I would say further, though, that some things are more likely to be comorbid with atheism in different climates or eras. Today’s atheism is so commonly seen with antitheism, scientism, an insistence on hyperrationality, etc., not because that is what atheism intrinsically includes, but because our current western world, the actions of certain religious people, etc., etc., have primed these things forward. That these things are brought together under the “new atheist” banner is not to imply that new atheism necessarily includes all of these things, but recognizes that a coalition is more politically effective than several disjointed groups.

  3. Actually Andrew, that’s pretty-much what I said.

    On it’s own, atheism is essentially a meaningless position (or non-position). It is only when you combine it with hyperrationalism, antitheism, etc. that you even have a meaningful position. It leads a bit of a parasitic existence – requiring other ideologies for its sustenance.

    The problem is that the atheists I encounter often tend to conflate “atheism” per se, with whatever OTHER motivating ideology they happen to hold.

    So, I may encounter an ex-Mormon atheist who argues that “atheism is a non-position” – therefore, the burden of proof is on you Mr. religious guy to establish your positive claim of religion, and if you fail to do so, then we all get to go back to the default position of atheism.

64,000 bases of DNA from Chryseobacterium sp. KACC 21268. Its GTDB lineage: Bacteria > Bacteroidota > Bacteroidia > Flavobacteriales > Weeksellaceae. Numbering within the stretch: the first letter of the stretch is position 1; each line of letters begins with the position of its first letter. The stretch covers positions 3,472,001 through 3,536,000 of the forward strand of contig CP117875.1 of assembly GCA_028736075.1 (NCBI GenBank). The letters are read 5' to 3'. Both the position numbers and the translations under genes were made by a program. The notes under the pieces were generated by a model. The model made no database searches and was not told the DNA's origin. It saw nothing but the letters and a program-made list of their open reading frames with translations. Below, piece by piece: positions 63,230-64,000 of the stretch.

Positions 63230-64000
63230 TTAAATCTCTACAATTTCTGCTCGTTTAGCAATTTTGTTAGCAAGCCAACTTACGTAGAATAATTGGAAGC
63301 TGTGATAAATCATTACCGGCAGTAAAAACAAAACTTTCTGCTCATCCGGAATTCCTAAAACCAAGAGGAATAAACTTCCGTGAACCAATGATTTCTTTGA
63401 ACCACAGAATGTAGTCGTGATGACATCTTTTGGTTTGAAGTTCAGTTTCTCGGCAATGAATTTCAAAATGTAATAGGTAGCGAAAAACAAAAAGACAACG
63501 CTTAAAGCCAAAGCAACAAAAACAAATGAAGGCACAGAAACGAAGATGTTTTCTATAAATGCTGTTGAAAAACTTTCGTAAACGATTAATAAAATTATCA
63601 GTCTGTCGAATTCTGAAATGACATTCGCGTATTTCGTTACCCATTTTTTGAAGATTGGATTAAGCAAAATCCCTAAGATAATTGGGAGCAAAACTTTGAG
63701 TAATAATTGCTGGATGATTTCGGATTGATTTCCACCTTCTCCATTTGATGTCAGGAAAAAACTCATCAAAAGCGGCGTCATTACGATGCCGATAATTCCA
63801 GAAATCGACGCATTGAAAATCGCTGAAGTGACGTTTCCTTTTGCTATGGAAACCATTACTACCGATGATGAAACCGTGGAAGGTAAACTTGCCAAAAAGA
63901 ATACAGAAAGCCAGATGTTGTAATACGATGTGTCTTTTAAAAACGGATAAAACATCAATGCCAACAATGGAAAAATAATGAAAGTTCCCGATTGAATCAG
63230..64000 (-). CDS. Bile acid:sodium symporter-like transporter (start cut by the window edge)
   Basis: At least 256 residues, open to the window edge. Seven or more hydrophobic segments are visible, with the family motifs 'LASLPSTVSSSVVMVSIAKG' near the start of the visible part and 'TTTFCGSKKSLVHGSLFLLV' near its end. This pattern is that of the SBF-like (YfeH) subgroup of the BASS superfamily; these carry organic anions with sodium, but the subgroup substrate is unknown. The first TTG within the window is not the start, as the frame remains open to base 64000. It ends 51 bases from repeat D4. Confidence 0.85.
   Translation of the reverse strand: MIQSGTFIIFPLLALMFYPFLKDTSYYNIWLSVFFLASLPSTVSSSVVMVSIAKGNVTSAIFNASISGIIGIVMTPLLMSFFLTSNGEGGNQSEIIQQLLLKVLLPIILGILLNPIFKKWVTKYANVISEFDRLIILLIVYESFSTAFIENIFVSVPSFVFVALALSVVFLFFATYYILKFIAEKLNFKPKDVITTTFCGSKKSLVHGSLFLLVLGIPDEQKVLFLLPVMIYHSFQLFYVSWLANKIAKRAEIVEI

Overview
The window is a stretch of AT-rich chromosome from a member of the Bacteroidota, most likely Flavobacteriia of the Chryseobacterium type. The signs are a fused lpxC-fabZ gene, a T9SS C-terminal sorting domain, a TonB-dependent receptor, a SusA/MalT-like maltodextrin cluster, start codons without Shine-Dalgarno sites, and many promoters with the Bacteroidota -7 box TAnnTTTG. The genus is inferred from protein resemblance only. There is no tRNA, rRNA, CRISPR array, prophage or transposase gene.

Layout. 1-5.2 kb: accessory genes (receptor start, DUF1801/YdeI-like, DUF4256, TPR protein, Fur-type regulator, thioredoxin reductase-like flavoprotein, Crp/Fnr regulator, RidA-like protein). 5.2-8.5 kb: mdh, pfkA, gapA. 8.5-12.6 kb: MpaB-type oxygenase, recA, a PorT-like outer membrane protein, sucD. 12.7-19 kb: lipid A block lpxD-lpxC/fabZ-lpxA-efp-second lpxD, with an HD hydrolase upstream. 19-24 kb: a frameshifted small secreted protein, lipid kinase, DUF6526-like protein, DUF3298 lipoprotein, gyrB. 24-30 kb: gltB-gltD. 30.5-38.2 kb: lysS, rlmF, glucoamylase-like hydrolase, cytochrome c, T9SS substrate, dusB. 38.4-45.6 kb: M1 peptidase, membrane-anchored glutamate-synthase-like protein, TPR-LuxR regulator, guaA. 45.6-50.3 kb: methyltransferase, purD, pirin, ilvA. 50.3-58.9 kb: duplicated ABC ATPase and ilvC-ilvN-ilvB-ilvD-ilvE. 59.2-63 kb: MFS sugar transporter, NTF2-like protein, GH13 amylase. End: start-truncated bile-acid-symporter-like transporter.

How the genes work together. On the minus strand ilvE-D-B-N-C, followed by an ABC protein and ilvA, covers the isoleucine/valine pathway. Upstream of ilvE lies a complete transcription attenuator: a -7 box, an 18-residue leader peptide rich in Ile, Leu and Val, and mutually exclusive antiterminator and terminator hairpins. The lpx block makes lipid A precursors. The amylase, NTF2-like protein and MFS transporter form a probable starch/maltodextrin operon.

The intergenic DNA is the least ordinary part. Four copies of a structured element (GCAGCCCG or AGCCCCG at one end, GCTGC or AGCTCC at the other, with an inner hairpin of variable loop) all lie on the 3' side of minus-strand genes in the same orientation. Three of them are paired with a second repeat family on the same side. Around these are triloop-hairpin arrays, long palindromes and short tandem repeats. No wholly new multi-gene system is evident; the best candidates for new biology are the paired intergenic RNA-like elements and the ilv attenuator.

But you see, he’s not really arguing atheism as the default. What he is arguing is HIS ENTIRE POSITION as the “default” setting – to which I’m supposed to revert if I fail to establish my faith claims.

    But what is his entire position? Atheism?

    Not remotely.

    He has COMBINED atheism with materialism, or hyperrationalism, or general Mormonism sucks-ism. Now he takes the ENTIRE package deal and tries to bestow the atheistic default setting upon the whole thing.

    So basically, this whole “atheism is a non-position” argument becomes merely a method of smuggling in other assertive positive claims and insulating them from any burden of proof.

    Sloppy and extremely lazy argumentation. Not saying you do this Andrew. But you’d better believe I’ve encountered it in atheist forums and blogs.

  4. It’s funny to think about all the time and energy that we spend arguing about labels. We are almost as bad as religious denominations. We have atheists, agnostics, Brights, non-believers, unbelievers, non-theists, non-religious, anti-theists, and probably more.

    You are seeing things way too simply if you think that you can categorize all of the positions people have on this complex human phenomenon into two categories.

    As always, though, I enjoy reading your argument.

    • Actually, though, you’re missing my point.

      When you take an “atheist,” “agnostic,” “Bright,” “nonbeliever,” “unbeliever”, “nontheist”, “nonreligious,” “antitheist” and any other, we can divide them into sets based on a number of things. If we divide them into sets based on the sole criteria “has/does not have belief in deities”, then we CAN divide all of these things — however they may fall — into either of these two categories. Since “has belief” and “does not have belief” cover ALL options, each thing MUST fit into one of these two groups.